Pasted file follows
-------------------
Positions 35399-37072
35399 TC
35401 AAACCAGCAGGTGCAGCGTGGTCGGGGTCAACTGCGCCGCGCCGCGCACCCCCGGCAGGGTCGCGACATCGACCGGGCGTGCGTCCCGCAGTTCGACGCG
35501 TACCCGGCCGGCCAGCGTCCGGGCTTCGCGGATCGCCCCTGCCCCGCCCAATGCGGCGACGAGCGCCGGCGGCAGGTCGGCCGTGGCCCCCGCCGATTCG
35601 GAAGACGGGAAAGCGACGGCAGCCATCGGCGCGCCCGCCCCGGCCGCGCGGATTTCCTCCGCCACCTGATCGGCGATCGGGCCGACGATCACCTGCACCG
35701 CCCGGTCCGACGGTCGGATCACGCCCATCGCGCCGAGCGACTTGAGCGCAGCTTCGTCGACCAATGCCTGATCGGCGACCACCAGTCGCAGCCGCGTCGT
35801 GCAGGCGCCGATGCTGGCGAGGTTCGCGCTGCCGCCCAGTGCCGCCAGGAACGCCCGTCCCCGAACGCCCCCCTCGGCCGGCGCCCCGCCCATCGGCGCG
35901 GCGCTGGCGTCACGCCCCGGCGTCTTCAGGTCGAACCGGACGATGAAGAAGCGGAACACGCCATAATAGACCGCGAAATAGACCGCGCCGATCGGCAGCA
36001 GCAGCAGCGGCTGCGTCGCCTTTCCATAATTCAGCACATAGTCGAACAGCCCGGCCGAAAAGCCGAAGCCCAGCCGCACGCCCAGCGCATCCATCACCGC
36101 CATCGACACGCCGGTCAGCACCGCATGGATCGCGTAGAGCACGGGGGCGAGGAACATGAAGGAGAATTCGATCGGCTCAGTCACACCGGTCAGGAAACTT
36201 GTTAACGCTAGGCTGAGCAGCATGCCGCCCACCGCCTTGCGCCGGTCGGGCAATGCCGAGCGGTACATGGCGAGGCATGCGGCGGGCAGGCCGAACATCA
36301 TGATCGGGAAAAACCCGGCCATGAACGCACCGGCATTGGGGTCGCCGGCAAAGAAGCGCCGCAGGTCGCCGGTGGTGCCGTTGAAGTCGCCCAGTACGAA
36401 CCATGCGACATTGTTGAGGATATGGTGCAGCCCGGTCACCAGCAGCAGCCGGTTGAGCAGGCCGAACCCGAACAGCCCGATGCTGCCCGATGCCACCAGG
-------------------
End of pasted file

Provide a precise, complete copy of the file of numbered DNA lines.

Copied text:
Positions 35399-37072
35399 TC
35401 AAACCAGCAGGTGCAGCGTGGTCGGGGTCAACTGCGCCGCGCCGCGCACCCCCGGCAGGGTCGCGACATCGACCGGGCGTGCGTCCCGCAGTTCGACGCG
35501 TACCCGGCCGGCCAGCGTCCGGGCTTCGCGGATCGCCCCTGCCCCGCCCAATGCGGCGACGAGCGCCGGCGGCAGGTCGGCCGTGGCCCCCGCCGATTCG
35601 GAAGACGGGAAAGCGACGGCAGCCATCGGCGCGCCCGCCCCGGCCGCGCGGATTTCCTCCGCCACCTGATCGGCGATCGGGCCGACGATCACCTGCACCG
35701 CCCGGTCCGACGGTCGGATCACGCCCATCGCGCCGAGCGACTTGAGCGCAGCTTCGTCGACCAATGCCTGATCGGCGACCACCAGTCGCAGCCGCGTCGT
35801 GCAGGCGCCGATGCTGGCGAGGTTCGCGCTGCCGCCCAGTGCCGCCAGGAACGCCCGTCCCCGAACGCCCCCCTCGGCCGGCGCCCCGCCCATCGGCGCG
35901 GCGCTGGCGTCACGCCCCGGCGTCTTCAGGTCGAACCGGACGATGAAGAAGCGGAACACGCCATAATAGACCGCGAAATAGACCGCGCCGATCGGCAGCA
36001 GCAGCAGCGGCTGCGTCGCCTTTCCATAATTCAGCACATAGTCGAACAGCCCGGCCGAAAAGCCGAAGCCCAGCCGCACGCCCAGCGCATCCATCACCGC
36101 CATCGACACGCCGGTCAGCACCGCATGGATCGCGTAGAGCACGGGGGCGAGGAACATGAAGGAGAATTCGATCGGCTCAGTCACACCGGTCAGGAAACTT
36201 GTTAACGCTAGGCTGAGCAGCATGCCGCCCACCGCCTTGCGCCGGTCGGGCAATGCCGAGCGGTACATGGCGAGGCATGCGGCGGGCAGGCCGAACATCA
36301 TGATCGGGAAAAACCCGGCCATGAACGCACCGGCATTGGGGTCGCCGGCAAAGAAGCGCCGCAGGTCGCCGGTGGTGCCGTTGAAGTCGCCCAGTACGAA
36401 CCATGCGACATTGTTGAGGATATGGTGCAGCCCGGTCACCAGCAGCAGCCGGTTGAGCAGGCCGAACCCGAACAGCCCGATGCTGCCCGATGCCACCAGG